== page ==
KALAMAZOO, Mich.—During the initial launch of the Boeing 787 Dreamliner, the fleet was grounded to address a lithium-ion battery issue. The resolution required 16-hour days for 99 days from Boeing’s team of propulsion test engineers that included Bronco Anne Saad, B.S.’06.
The effort required hard work and determination, something Saad attributes to her time at Western Michigan University.
“Grit,” says Saad. “My years at WMU taught me to keep to it even if you are struggling. Showing up every day and being persistent has been a theme throughout my career.”
Now, as senior leader for verticals test and evaluation at Boeing, Saad applies that attitude to her work bringing technology solutions in-house through leading the testing, certification and delivery of emerging technologies for new Boeing products. It is a position that requires not only technical and business expertise, but also an understanding of the political environment surrounding aviation and space.
“The greatest challenge in our industry is speed to entry,” explains Saad. “We need a more collaborative and empowering environment with people willing to evolve policies and aging infrastructure, so Boeing stays competitive globally.”
Some of the successes in building collaboration occurred in finding real time tools to be able to communicate globally and having fresh data in a place so team members can respond quickly and make informed decisions. For Saad’s team, leveraging a cloud based platform for data sharing has been a game changer. “Working globally with Boeing teammates and being able to collaborate has also given us some great diversity in thought and approach to solve issues. Being able to come together and have technical conversations and seeing challenges from various angles is one of the best parts of my job.”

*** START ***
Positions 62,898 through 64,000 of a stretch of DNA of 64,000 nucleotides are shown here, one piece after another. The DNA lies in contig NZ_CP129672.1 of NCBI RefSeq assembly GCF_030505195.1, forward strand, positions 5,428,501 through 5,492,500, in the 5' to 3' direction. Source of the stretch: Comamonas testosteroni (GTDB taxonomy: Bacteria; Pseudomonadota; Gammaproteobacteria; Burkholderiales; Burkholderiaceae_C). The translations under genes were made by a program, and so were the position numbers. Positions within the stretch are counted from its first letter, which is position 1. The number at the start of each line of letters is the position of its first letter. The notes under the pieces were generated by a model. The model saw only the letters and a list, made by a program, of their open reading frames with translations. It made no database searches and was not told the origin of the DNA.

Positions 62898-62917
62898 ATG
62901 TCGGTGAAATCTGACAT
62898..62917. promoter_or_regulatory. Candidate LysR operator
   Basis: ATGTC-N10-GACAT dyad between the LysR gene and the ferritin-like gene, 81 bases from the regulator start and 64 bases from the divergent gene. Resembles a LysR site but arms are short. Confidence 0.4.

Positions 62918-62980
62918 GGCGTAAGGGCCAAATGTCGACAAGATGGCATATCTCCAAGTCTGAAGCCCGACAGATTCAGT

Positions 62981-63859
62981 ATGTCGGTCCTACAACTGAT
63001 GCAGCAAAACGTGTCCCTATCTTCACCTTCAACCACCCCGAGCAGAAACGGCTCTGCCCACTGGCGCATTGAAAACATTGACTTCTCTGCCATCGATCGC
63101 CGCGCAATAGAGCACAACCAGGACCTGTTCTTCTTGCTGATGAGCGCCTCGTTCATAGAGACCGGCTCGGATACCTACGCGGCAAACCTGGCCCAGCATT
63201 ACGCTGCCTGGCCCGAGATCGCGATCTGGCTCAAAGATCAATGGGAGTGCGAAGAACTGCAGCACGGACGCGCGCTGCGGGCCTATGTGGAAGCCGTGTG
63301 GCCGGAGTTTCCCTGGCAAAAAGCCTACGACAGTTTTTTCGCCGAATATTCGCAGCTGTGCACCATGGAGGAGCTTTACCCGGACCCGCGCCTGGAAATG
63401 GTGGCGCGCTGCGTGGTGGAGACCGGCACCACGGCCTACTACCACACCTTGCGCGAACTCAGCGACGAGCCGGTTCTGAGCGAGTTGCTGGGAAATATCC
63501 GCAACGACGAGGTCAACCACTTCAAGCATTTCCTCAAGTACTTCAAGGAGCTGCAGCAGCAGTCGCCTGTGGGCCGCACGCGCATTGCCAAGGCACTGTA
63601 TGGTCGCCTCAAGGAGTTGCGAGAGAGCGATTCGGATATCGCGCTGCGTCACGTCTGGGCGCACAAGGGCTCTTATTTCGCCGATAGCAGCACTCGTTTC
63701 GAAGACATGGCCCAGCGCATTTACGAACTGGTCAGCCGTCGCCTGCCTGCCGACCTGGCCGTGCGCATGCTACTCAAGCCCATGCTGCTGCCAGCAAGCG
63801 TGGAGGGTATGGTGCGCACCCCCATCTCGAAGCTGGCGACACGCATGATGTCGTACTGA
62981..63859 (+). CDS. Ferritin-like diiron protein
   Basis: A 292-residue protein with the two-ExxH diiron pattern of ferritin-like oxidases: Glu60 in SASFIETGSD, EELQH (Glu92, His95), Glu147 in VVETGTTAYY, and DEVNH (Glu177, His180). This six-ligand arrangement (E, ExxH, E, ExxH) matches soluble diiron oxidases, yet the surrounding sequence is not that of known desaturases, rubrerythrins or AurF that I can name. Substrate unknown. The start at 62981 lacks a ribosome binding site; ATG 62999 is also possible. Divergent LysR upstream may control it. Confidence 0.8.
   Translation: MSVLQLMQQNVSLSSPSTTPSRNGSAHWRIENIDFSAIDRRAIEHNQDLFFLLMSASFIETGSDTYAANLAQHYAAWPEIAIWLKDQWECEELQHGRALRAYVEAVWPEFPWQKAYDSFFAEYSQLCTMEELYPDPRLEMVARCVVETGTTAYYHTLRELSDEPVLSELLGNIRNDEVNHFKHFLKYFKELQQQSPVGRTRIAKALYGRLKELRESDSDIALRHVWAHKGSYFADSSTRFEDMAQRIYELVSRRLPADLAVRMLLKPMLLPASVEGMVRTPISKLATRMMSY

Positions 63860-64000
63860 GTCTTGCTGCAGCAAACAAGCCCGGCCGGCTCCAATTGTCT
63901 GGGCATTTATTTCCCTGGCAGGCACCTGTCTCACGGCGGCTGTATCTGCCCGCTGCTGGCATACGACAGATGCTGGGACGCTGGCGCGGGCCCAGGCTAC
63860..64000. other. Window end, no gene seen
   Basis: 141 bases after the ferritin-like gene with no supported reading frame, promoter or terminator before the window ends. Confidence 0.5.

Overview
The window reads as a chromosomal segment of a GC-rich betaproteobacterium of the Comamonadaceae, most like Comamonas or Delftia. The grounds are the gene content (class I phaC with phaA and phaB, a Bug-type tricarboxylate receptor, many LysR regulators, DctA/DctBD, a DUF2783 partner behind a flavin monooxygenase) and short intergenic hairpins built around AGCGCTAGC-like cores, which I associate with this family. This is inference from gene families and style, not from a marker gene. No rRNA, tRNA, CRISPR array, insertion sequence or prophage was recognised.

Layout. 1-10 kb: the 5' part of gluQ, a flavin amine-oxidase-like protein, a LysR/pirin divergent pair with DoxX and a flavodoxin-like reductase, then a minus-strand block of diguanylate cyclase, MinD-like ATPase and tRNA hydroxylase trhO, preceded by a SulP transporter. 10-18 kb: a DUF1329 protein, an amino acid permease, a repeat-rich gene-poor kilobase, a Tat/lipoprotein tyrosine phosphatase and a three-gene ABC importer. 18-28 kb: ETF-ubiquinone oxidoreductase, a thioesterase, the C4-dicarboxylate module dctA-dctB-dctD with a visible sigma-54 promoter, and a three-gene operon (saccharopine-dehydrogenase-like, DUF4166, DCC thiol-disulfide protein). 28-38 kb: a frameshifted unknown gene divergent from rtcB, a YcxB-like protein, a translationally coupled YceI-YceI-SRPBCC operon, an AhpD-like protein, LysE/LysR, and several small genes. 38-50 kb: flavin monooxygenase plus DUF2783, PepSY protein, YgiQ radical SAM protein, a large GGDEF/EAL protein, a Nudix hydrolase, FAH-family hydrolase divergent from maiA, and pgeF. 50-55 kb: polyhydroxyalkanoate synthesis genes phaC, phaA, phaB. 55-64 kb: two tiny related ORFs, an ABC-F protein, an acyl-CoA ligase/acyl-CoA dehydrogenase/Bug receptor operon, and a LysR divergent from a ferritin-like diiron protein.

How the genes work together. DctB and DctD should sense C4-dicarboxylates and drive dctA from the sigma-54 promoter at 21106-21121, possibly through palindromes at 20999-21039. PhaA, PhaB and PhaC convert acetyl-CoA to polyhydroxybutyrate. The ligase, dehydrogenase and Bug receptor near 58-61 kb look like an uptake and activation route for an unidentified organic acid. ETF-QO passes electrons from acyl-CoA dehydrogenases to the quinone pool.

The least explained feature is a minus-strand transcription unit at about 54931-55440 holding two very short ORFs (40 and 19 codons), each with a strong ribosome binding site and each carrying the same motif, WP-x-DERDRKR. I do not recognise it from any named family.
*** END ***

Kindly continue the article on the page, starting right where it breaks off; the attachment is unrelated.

Saad is also excited about the future of aviation and her role in it. Recently, Boeing was awarded the sustainable flight demonstrator project. For this project, Boeing and NASA will partner to produce an experimental airplane designed with the goal of lessening commercial aviation’s impact on climate change through reduced fuel burn and carbon dioxide emissions.
“It’s a huge contract developing breakthrough technologies that will change the way we see commercial aviation,” says Saad.
That project is just part of the landscape for aviation. “Today, so many small companies are pushing the envelope and pushing technology,” says Saad. “Instead of just major players in the industry, everyone is trying to shake up how we see flight. From Google to even Facebook, people are trying to find everyday solutions for the next generation of commercial aircraft.”
Meeting the challenges and emerging changes to the industry while rising to a senior leadership role comes down to Saad’s persistence, mastering many skills and pursuing additional training, including Stanford University’s Advanced Project Management program.
“Early in my career, I had to quickly master understanding project management, change management, budget management and management of multiple work statements,” says Saad. “Today, these are standard requirements for new engineers.”
Saad’s first engineering role was as a student intern at Flowserve in Kalamazoo and after graduating from Western, she joined Flowserve as a special projects engineer. After working in engineering roles at Tethers Inc, Boeing and United Launch Alliance, Saad took on roles of increasing responsibility at Boeing, including project leader in support of the new 777X aircraft development and electrical engineering test manager where she led a team dedicated to the design and development of test platforms for future aircraft. She assumed her duties as senior leader for verticals test and evaluation in November 2021.
As the future of aviation and aerospace continues to evolve, Saad’s persistence and grit will continue to influence her career—and like the industry she thrives in, the possibilities are limitless.
Follow Saad’s career on LinkedIn.
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